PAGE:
SSH is probably most commonly used to gain access to a remote shell.
There are however many other rather interesting and often poorly
understood tricks up SSH's sleeves. One such device is
, the act of wrapping up one protocol in another, most
often point-to-point. The application we're going to look at here is
retrieving mail from a POP server, and logging into a website.
The primary reason here for tunneling is that both POP and HTTP GET and
POST operations happen over plain-text protocols (APOP mitigates this
issue but is relatively infrequently seen or offered by ISPs). This
means when you log into your POP server to retrieve mail the username
& password appears on the network with no encryption whatsoever.
Similarly, when logging in using a form over the Web the username &
password are on the wire for all to read.
There are two types of port forwarding that SSH offers: local &
remote. They are quite similar and share some features. Here's how it
works. In both cases, an SSH connection is made to a server.
Running SSH with a local forward will result in a process listening on a
port on the local machine (where the SSH session is started). This
process/port will accept connections and forward them via the remote
authenticated SSH (sshd) process
to another host:port combination.
Thus the local machine is accepting connections and forwarding them over
SSH to the logged-into machine, and then there on to host:port as an
ordinary IP connection.
This is similar to local port forwarding in that a listener process is
set up by SSH to forward packets over an authenticated SSH session but
this time the listener process is on the remote machine, started by the
daemon. Thus the remote machine is accepting
connections and forwarding them back over SSH back to the machine that
started the SSH port forward session, and then from there onto host:port
as an ordinary IP connection as above.
Browsing corporate intranet webserver via corporate firewall
You log in from your laptop to your corporate firewall box with
SSH and set up a local port forward to the corporate intranet webserver
behind the firewall. The intranet webserver server is not ordinarily
contactable or even route-able from the Internet at large. What results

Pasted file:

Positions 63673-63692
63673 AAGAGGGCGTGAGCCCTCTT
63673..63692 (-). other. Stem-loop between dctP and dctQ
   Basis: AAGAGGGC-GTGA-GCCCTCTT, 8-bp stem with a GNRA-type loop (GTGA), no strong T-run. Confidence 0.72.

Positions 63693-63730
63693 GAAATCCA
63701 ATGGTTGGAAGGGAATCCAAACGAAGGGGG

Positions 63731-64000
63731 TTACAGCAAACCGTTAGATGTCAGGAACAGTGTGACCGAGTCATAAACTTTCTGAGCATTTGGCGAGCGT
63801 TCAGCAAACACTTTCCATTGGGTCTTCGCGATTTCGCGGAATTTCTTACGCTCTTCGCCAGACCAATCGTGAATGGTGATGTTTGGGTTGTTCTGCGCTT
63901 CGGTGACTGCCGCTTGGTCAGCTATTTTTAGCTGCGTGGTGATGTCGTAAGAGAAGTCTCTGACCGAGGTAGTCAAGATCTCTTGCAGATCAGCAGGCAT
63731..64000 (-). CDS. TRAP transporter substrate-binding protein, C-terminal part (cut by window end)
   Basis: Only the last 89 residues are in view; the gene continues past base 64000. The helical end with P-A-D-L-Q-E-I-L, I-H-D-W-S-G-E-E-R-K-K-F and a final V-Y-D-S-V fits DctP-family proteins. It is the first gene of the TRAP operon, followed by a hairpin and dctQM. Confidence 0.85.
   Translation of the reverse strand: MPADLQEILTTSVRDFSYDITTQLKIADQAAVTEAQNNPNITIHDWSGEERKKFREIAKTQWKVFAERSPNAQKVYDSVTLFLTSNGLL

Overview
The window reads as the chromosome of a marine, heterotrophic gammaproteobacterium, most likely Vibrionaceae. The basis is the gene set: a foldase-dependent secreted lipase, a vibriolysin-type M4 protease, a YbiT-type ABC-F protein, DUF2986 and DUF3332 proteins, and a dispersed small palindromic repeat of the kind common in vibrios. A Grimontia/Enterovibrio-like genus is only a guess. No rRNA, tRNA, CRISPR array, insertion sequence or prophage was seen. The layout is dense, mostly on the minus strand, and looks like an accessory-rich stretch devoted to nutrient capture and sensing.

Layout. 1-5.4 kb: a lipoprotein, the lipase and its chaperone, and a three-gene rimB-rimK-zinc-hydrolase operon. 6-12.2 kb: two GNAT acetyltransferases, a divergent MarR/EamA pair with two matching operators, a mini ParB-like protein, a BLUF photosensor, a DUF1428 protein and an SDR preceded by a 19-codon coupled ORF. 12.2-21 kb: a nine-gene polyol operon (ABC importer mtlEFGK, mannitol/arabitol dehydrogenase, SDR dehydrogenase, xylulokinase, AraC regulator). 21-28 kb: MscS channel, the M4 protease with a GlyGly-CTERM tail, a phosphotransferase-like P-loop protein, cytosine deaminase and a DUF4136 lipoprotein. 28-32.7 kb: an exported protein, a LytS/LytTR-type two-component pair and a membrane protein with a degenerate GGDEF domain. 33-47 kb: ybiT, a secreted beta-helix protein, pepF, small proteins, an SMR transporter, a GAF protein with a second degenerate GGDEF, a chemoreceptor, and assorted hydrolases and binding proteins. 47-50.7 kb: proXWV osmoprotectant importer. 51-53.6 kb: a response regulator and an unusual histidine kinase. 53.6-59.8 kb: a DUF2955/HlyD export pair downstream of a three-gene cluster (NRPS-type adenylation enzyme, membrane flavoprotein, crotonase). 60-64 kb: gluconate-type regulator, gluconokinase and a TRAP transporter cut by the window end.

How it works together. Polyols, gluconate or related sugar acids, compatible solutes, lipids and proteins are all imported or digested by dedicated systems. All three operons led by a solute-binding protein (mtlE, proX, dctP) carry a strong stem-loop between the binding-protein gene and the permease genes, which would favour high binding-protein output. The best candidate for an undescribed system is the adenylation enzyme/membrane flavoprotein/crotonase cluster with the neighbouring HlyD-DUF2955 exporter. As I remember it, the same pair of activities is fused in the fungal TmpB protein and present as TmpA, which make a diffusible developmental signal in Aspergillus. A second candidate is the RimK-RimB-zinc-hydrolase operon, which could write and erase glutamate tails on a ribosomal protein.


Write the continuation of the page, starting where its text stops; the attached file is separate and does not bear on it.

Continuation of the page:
is an SSH process running on your laptop listening on a port, say port
8080, where all data sent to that port ends up at the intranet webserver
on the HTTP port 80 via the authenticated SSH session running to the
firewall. As far as the webserver is concerned, it simply sees a normal
IP connection from the firewall's internal address (e.g. a private
192.168.x.y IP address). The key thing to note is that the session from
your laptop to the firewall is SSH encrypted but the connection from the
firewall to the webserver is not. We presumably don't mind this since
it's on an internal corporate network.
So the packets go like:
Browser -HTTP-> http://localhost:8080/
localhost:8080 -SSH-> firewall:22
firewall:some_high_port -HTTP-> http://www.intranet.local:80/
SSH command on the local machine required for this:
ssh -N -f -L 8080:www.intranet.local:80 user@firewall
-f backgrounds the ssh process once it's
-N doesn't run a particular
command on the remote server (which ordinarily is the default behavior,
using the user's shell on the remote machine).
-R below) options take the
think of it like listener_port
means of course via the logged-into machine.
is equivalent to
. You may find the former a little more natural to type.
Checking mail on your mail server
This time there are only two machines involved, your desktop workstation
and your mailserver (on which you have an SSH account) on the other side
of town. You need to check your mail on your mail server but don't want
your plain-text password appearing either locally (so your dastardly
coworker can't sniff it) or anywhere else along the way. The process is